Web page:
1. Boris - Hope
2. The Cars - Good Times Roll
3. The Rogers Sisters - Why Won't You
4. Archers of Loaf - Fashion Bleeds
5. Parquet Courts - Yonder is Closer to the Heart
6. Girls Vs. Boys - Basstation
7. Queens of the Stone Age - Sat By the Ocean
8. Mclusky - No New Wave No Fun
9. Presidents of the United States of America - Lump
10. Los Campesinos - Avocado, Baby
11. Lene Lovich - I Think We're Alone Now
12. Orange Juice - Falling and Laughing
13. The Fall - Spoilt Victorian Child
14. Big Audio Dynamite - E = MC2
15. Magazine - Upside Down
16. Altered Images - Dead Pop Stars
17. The Stone Roses - She Bangs the Drums
18. Pixies - Here Comes Your Man
19. Sleater Kinney - You're No Rock n Roll Fun
20. Girl One and the Grease Guns - Driving Without Headlights
21. Kate Bush - Cloudburstin'
22. Casual Sex - Stroh 80
23. Belle and Sebastian - She's Losing It
24. Teenage Fanclub - Sparky's Dream
25. Tenpole Tudor - Wunderbar
26. DAF - Kebabtraume
27. Chvrches - We Sink
28. St Etienne - He's On the Phone
29. OMD - If You Leave
30. Madonna - Borderline
31. Cyndi Lauper - Goonies R Good Enough
32. M83 - Reunion
33. Arcade Fire - Normal Person
34. Pulp - After You
35. TV on the Radio - Mercy
36. Super Furry Animals - Something 4 the Weekend
37. David Bowie - Shake It
38. The Cure - Just Like Heaven
39. Talking Heads - Psycho Killer
40. Sparks - Amateur Hour
41. Michael Jackson - Black or White
42. J Geils Band - Centrefold
43. Prince - When Doves Cry
44. Peter Gabriel - Sledgehammer
45. Dire Straits - Walk of Life
46. Blondie - Call Me
47. The Flirtations - Nothin' But a Heartache
48. Freda Payne - Band of Gold
49. The Isley Brothers - Twist and Shout
50. Marvin Gaye & Kim Weston - It Takes Twi
51. Spin Doctors - Two Princes
52. Weezer - Buddy Holly
53. Beastie Boys - Intergalactic
54. Huey Lewis and the News - The Power of Love
55. The Penguins - Earth Angel
Tuesday, 14 January 2014
Super Adventure Club - Straight from the Dick (****)
On their previous album, Super Adventure Club recommended avoiding zombies; now, alas, they’ve become one, with Straight from the Dick arriving posthumously following the trio’s decision to separate earlier in the year. But like a late reel hand grab from the grave, their third album delivers one final (and wholly enjoyable) shock to the system, ensuring that, should the hiatus prove definite, their twisted noise will be sorely missed.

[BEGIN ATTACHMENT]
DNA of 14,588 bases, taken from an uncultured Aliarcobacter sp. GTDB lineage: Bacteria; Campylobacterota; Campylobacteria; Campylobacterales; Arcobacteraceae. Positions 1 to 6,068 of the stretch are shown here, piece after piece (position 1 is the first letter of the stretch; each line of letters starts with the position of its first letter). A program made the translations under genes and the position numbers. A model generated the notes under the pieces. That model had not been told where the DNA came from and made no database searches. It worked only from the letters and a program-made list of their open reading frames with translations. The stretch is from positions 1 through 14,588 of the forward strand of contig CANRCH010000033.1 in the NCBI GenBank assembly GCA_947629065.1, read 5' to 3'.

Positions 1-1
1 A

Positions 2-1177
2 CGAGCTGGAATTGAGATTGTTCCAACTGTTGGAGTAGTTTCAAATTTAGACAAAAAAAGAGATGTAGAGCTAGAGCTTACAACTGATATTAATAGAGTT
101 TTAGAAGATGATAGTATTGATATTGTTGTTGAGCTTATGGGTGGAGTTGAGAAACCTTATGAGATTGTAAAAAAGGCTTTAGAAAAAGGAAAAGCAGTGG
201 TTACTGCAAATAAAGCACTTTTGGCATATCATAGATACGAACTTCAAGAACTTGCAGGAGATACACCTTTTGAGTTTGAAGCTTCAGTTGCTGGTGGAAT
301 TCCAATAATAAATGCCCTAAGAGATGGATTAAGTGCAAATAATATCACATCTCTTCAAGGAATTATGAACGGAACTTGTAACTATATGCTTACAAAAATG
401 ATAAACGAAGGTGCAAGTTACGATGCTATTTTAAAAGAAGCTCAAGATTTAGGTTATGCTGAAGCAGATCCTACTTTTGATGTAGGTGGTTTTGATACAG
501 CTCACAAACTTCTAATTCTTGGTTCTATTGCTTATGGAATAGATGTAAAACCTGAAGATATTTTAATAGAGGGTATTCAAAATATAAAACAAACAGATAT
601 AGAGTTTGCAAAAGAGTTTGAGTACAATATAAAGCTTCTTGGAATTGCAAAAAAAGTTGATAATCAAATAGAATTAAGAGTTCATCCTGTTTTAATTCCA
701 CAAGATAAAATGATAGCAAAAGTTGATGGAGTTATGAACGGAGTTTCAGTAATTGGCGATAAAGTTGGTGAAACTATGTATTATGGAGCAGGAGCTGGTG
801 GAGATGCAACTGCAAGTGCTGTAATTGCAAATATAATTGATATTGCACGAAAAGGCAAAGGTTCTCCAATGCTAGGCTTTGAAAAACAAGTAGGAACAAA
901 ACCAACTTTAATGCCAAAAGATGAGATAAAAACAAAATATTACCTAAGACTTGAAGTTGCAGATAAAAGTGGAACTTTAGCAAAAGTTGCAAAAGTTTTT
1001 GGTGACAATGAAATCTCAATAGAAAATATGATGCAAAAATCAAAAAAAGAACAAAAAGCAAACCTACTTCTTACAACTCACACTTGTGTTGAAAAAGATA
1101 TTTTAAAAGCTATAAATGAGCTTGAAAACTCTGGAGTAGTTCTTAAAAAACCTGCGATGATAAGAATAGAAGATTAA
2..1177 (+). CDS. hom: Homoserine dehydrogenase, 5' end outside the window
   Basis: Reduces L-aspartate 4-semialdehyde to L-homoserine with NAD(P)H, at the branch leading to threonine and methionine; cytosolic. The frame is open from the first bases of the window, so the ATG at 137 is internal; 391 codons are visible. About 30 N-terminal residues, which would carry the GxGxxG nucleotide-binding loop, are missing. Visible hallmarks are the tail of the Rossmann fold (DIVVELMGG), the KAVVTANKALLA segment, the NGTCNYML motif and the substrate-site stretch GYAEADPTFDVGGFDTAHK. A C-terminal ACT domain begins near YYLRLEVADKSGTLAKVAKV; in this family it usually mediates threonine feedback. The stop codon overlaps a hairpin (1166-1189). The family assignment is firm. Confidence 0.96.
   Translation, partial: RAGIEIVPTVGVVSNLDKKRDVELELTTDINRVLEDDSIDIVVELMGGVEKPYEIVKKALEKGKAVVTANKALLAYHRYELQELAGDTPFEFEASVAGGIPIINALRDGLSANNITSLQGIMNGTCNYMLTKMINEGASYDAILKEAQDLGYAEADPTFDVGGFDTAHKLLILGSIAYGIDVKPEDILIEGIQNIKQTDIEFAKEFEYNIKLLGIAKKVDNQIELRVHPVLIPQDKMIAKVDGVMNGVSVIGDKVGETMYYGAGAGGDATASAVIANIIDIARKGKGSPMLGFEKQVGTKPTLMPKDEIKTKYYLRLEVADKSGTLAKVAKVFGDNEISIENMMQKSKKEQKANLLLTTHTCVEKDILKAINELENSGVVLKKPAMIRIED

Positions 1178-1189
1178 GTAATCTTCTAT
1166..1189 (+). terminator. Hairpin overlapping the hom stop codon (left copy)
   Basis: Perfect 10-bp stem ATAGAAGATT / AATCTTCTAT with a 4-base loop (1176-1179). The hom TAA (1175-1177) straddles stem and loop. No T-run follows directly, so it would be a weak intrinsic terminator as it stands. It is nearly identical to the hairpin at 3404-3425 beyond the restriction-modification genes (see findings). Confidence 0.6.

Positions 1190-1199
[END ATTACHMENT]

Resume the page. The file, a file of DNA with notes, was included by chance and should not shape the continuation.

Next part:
Opener Hablo Espanol establishes the record’s manic tone, with contorted riffs and barked lines about incendiary breeks establishing SAC’s canny combo of daft lyrics, intricate guitar work and unpredictable rhythms. Few bands embrace their silly side to such a delirious degree; fewer still retain the glint of danger that makes highlights like Dog with Two Dicks so invigorating, making SAC’s demise unfortunate indeed. But there’s enough mirth and mayhem here to feed all relevant appetites, ensuring they bow out on a suitably adventurous high.
Robert Pollard - Blazing Gentlemen (****)
Even by his own effusive standards, 2013 has been a busy year for Robert Pollard. Incredibly, Blazing Gentlemen is the Ohioan’s sixth full-length since April (for those keeping a tally, that’s one Guided by Voices album, two from Circus Devils, one as Teenage Guitar, and now two under his own name), yet there’s more to admire here than sheer prolificacy.
In fact, Blazing Gentlemen is notably consistent and crisp, with the economical pop of Storm Center Level Seven, the stuttering guitars of Lips of Joy and the tempo-switching strut of My Museum Needs an Elevator all helping make it one of the most satisfying entries in his solo discography thus far. The only significant criticism is one of context: as his output proliferates, keeping up becomes a challenge only the most devotional can commit to, likely robbing Blazing Gentlemen of the attention it deserves. In all other respects, however, chalk this one up as a hit.
There Will Be Fireworks - The Dark, Dark Bright (****)